BHP BILLITON's manganese operations in South Africa, thought to be on the block. Photo: BHP Billiton

BHP BILLITON's manganese operations in South Africa, thought to be on the block. Photo: BHP Billiton

BHP Billiton's $20bn Bluff Aimed at Dealflow Deadlock

Issue 80, April 2014

BHP Billiton tacitly endorsed news reports in Australia this week that it is planning a mammoth $20bn demerger that would hive the group into two.

The report said top level executives at BHP, including former Goldman Sachs banker Paul Perry, were working on a scheme called “Project River” that would spin the group’s aluminium, nickel and bauxite businesses off to investors, shored up by manganese and thermal coal assets.

“The simplification of our portfolio is a priority,” BHP said in response to the news. “We believe that a portfolio focused on our major iron ore, copper, coal and petroleum assets would retain the benefits of diversification.” Potash, it said, could become a fifth “pillar”.

“BHP has a heap of non-core assets that should be divested,” said analysts at Commonwealth Bank. “A demerger is a fast way of doing that.”

Others viewed the news as a bluff, aimed at flushing out buyers for mines in its aluminium, manganese and nickel division, seen as a warehouse for unwanted assets. “It’s a good bartering tool,” portfolio manager Tim Schroeders told Reuters. “You can say, ‘Yes, we’d like to get them off our books, but we do have this alternative.’”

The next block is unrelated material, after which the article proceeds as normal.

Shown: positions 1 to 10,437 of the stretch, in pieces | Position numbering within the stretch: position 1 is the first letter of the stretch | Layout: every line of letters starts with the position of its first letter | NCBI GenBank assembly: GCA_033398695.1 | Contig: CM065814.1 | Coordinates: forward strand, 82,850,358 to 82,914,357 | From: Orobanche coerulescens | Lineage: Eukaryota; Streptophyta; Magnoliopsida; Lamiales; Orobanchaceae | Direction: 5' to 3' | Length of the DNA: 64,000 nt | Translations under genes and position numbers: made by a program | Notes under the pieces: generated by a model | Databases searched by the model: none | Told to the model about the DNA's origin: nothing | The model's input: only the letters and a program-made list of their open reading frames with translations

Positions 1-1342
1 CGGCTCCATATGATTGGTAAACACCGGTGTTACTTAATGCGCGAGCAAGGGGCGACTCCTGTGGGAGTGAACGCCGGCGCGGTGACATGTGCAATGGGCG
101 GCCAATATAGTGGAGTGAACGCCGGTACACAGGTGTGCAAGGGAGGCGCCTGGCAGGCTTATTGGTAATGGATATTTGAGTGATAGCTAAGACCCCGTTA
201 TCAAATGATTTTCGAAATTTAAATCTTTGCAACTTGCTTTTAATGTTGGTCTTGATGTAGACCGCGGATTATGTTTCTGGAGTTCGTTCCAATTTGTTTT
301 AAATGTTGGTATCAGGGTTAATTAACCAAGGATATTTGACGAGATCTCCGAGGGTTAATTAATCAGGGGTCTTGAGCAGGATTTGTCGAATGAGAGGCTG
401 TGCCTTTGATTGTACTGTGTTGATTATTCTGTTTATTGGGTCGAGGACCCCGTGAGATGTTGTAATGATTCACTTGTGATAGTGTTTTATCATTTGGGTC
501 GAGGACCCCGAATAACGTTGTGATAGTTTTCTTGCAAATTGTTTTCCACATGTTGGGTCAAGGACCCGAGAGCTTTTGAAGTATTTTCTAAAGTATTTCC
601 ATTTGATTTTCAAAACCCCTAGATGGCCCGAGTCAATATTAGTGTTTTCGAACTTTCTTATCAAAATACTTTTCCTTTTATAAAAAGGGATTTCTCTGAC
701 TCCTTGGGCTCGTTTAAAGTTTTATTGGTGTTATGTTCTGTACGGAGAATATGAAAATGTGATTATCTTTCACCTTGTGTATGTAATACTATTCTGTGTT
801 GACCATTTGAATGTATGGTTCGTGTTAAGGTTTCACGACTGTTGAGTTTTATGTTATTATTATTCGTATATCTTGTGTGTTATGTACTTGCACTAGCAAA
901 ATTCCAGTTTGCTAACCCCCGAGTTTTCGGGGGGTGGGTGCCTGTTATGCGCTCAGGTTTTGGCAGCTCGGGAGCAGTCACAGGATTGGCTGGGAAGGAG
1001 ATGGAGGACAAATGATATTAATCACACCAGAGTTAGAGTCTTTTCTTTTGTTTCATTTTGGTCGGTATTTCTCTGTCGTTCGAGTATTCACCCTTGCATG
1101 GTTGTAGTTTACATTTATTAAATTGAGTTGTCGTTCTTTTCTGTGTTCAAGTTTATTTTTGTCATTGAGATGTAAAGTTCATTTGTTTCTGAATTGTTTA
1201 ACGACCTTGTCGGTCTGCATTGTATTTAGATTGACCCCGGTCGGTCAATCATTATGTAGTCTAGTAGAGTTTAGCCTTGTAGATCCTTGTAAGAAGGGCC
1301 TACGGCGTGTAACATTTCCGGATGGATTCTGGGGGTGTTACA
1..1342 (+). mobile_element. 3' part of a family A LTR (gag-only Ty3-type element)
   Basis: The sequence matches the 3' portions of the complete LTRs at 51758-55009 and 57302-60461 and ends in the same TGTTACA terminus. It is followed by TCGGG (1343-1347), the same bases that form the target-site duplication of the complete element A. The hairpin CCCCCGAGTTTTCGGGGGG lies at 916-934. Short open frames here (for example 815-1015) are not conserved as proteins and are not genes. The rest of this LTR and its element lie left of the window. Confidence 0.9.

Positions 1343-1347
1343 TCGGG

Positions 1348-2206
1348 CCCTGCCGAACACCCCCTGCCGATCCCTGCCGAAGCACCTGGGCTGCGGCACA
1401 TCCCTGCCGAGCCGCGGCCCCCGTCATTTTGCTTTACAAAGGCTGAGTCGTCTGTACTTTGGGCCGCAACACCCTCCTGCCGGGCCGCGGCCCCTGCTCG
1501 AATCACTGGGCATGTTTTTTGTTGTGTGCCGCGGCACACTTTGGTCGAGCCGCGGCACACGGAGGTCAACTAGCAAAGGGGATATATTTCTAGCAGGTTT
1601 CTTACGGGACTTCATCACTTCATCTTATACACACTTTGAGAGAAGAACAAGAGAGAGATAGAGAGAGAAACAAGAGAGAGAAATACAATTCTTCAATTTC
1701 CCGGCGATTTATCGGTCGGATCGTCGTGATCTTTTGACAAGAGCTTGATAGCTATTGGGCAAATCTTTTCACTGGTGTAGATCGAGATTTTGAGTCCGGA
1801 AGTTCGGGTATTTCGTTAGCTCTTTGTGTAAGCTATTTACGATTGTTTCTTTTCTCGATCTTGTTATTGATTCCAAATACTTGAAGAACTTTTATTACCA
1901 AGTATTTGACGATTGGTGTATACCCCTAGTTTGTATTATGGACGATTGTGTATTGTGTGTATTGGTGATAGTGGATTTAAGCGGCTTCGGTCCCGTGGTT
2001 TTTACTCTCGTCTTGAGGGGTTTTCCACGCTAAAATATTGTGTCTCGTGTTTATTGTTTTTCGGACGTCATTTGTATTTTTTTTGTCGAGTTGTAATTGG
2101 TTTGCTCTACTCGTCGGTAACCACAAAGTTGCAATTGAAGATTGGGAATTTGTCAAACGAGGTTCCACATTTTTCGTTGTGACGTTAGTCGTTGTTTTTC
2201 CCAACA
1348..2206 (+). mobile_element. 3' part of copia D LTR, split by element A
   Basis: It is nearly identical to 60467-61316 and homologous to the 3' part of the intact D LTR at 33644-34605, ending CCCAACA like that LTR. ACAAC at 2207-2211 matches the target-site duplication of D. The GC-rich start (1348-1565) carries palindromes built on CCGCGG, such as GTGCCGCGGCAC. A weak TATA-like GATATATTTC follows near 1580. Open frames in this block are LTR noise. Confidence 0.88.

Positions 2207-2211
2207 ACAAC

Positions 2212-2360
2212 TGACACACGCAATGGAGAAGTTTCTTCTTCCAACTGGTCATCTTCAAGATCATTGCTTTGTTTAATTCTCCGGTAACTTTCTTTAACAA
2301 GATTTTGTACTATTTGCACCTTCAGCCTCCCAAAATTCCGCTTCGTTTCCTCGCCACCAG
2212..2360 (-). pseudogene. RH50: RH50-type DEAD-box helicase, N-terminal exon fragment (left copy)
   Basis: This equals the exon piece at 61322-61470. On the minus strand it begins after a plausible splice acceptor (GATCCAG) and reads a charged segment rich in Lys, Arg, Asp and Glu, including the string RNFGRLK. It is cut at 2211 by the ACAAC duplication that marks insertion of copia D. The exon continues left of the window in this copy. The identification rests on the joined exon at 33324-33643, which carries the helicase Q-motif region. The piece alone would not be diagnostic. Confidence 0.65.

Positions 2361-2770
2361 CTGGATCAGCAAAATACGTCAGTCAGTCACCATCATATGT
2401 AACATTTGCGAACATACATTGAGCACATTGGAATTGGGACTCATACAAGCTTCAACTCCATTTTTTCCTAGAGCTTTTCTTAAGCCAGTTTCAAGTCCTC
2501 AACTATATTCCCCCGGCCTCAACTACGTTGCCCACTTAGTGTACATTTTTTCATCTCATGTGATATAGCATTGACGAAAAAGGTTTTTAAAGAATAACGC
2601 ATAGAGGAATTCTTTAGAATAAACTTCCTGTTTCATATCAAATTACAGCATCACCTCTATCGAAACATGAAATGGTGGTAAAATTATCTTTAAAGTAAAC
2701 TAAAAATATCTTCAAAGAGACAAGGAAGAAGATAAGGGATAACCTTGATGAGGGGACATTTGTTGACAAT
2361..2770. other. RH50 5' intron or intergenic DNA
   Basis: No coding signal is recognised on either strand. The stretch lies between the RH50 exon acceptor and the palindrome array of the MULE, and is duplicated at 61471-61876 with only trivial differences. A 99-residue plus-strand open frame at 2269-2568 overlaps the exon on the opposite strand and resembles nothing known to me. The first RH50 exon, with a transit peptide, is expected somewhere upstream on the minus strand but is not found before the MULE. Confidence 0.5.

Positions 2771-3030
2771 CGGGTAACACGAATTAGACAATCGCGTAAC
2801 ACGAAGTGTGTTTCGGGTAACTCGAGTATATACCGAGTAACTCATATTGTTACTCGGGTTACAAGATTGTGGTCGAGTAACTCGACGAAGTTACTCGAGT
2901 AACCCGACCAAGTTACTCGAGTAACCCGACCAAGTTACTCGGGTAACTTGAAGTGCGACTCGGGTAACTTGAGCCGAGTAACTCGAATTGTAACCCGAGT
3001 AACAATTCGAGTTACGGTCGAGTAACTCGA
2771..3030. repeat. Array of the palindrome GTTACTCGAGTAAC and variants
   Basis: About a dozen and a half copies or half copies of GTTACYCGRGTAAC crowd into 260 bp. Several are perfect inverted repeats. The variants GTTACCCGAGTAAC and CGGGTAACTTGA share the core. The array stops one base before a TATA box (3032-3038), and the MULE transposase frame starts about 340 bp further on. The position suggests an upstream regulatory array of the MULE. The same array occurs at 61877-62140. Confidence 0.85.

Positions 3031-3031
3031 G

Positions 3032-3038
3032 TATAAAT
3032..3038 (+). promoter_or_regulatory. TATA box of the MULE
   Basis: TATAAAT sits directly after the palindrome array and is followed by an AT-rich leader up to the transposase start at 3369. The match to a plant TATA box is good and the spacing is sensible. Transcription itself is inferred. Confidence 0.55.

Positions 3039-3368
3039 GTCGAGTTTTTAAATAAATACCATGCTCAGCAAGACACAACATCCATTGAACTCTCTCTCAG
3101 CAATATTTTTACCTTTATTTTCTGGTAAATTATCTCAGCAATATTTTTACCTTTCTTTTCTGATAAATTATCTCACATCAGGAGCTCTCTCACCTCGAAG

A demerger would succinctly shunt assets off the company’s books, including environmental liabilities associated with its smelting operations, but would not realise cash or significantly impact net debt. According to Deutsche Bank, BHP has the potential to realise $25bn in non-core disposals, which would pay down debt entirely.

Private equity groups are believed to be queueing-up to accumulate mine portfolios. Ex-Xstrata boss Mick Davis this week said that his private vehicle, X2 Resources, has raised up to $3.75bn for mining acquisitions, thought to be aimed at copper, nickel, zinc and coal.

Davis was finance director at South Africa’s Billiton, before its merger with Australia’s BHP in 2001. A possible demerger has drawn attention to the original deal, suggesting Billiton bosses got the better of their Australian counterparts. Billiton shareholders received 44 per cent of the new group, but Billiton assets now contribute only 6 per cent of earnings and are overwhelmingly non-core.

The deal was spearheaded by Billiton’s Brian Gilbertson, now lead backer at gemstone champion, Gemfields.

“The simplification of our portfolio is a priority.”
“It’s a good bartering tool.”

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